What a cool ride this was for my husband and me. As two foodies (I define “foodies” as people who don't go out to eat, but rather prefer to stay home and eat meals that we create ourselves), it was so much fun to try a few recipes from I Am a Filipino by Nicole Ponseca and Miguel Trinidad, and Mastering Pizza by Marc Vetri. We eventually had to pick which book was our favorite, and our top choice really surprised us!
First, a little background. I'm half Albanian, a quarter Italian, and a quarter Irish. My husband is half Sicilian and half Chilean. Between the two of us, we have some pretty solid food genes. Because of my Albanian side, I grew up on a Mediterranean-oriented diet of lamb, potatoes, eggs, olives, and salty sheep’s milk cheeses, like feta. And my Italian heritage (from Naples) brought me beautiful cheeses and cured meats (my favorite), bread, pizza, olives, more cheese, and good wine.
My husband’s family has slightly different staples, which I learned when I met them for the first time, and got to know even better when we got married six months ago. His Sicilian side favors fish, as well as risotto and pasta dishes, many of which are flavored with bright citrus and include lots of fresh vegetables (like my favorite, cucuzza, Sicilian summer squash). And as for his Chilean side...well, they eat the most glorious beef ever! My new Chilean family has opened up my eyes and palate to a world of awesome tropical fruits and citrus, avocados, unique soups and meat stews, empanadas, BBQ, and beautiful fish, many of which are flavored with various regional chiles and spices.
While we have a wide variety of ingredients and dishes we like to play with, we both tend to stick pretty close to the recipes and tricks that were handed down to us by our families. So we were incredibly excited to try out two new books to learn more about cuisines and techniques we're not already familiar with.
I Am a Filipino gave us an amazing chance to educate ourselves on Filipino culture and cuisine. Nicole Ponseca and Miguel Trinidad made this adventure fun and simple, with the vivid photography captured in the Philippines itself, and detailed but easy-to-follow recipe instructions. I also loved how the authors taught us about the background of each dish, explaining why and how people in the Philippines enjoy each savory meal, dessert, or drink included in the book. The knowledge and research they brought to every recipe was fascinating.
I was intrigued by a lot of the recipes, but a few in particular stood out because they used ingredients I know something about, but in such different ways than I’d experienced or could ever even imagine. So I picked three recipes that would really challenge us, even as people who love to cook at home. With a whole chapter on Adobo, a sauce common in Filipino cuisine but also an important cooking method, I began there. I started with the Adobong Puti, or duck in a white adobo sauce (it’s seasoned with salt instead of soy sauce, along with a bunch of spices and the traditional vinegar).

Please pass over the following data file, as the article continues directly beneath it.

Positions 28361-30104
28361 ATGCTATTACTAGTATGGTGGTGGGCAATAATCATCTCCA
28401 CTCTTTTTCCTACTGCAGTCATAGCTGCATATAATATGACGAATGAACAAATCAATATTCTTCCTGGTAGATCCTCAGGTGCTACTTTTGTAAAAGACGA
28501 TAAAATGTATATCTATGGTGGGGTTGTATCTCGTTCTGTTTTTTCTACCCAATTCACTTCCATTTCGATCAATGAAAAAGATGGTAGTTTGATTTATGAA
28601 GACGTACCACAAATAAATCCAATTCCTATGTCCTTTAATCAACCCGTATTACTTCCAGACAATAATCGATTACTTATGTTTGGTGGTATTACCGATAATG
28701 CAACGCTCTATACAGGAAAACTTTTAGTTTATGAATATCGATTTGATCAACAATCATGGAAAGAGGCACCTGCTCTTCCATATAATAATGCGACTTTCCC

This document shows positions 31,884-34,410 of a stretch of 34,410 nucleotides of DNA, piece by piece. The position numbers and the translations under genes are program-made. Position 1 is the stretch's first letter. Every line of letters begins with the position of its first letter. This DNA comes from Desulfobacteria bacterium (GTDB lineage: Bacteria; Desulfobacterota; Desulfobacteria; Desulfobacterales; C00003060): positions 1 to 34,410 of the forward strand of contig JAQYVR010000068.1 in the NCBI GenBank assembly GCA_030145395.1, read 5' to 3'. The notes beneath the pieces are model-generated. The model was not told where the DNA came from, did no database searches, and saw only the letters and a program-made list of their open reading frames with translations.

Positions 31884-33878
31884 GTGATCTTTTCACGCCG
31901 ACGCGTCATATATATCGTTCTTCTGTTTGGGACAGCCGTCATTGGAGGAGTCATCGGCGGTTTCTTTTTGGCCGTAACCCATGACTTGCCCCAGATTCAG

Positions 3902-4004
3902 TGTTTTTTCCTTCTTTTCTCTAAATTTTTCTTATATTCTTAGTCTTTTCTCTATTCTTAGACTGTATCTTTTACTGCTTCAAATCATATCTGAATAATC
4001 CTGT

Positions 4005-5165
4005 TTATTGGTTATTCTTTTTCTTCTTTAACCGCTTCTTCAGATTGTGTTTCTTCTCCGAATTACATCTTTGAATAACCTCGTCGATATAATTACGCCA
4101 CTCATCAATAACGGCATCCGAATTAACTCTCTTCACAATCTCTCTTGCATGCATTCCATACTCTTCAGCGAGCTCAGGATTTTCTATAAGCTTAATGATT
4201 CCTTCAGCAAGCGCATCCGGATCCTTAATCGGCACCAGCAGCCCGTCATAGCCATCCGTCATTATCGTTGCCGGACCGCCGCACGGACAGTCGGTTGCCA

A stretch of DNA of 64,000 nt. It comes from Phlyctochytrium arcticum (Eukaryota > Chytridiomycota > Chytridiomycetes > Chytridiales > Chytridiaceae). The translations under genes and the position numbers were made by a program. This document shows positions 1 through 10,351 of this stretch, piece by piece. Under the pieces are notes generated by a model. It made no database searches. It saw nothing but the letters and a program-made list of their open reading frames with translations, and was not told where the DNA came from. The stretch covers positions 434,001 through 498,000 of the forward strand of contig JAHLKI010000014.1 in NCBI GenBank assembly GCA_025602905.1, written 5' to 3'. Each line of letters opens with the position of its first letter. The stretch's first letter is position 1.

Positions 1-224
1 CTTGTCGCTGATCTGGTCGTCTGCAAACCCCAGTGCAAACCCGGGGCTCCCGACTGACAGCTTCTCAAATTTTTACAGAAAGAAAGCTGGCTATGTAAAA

Full disclosure: I've never eaten much duck, except for the occasional instinct to try something different when out with friends. And even though I enjoy eating it, I'll admit I was totally scared to cook it. What if I messed it up and it was rubbery-overcooked, or totally raw? But the recipe was easy, I managed to cook the duck without messing it up, and the adobo sauce was so yummy. Since I made that dish, I've been trying to figure out how to incorporate warm, sweet spices (like cinnamon, star anise, tamarind, turmeric, and ginger, to name a few) into our favorite savory dishes.
Next, I made the Puqui-Puqui, a charred eggplant dip with eggs and tomatoes. This recipe was overall pretty simple. First, I broiled some Asian eggplants, removed their skins, and pureed them. (Peeling the eggplants was not that easy, but thankfully my husband was there to help.) Then, I mixed the peeled eggplant puree with sautéed onions and tomatoes, whisked in a raw egg, and cooked the mixture until it got thick and creamy. The recipe suggests topping the cooked dip with a fermented seafood paste called bagoong isda, and it’s totally optional. Though I wasn’t exactly sure where to get this paste from, we live in a neighborhood of Queens with some fantastic Asian markets, and the lovely folks at one helped me find it.
Last, we made dessert together, and while doing so also found some similarities between Filipino cuisine and the Chilean recipes my husband is familiar with. We made the Leche Flan, with creamy and sweet coconut milk and condensed milk. It came together easily and we could barely wait for it to chill before digging in.
Next, we cooked from Mastering Pizza by Marc Vetri, which was a little closer to home. With Sicilian and Italian backgrounds, and people who have both eaten our fair share of pizza over the years, my husband I were like, "Sweet! We get to make pizza!" We love pizza. Like, a lot. But truth be told, we don't usually cook it ourselves (we leave the dough-making to my Auntie, who is brilliant at it), so we were looking forward to the challenge.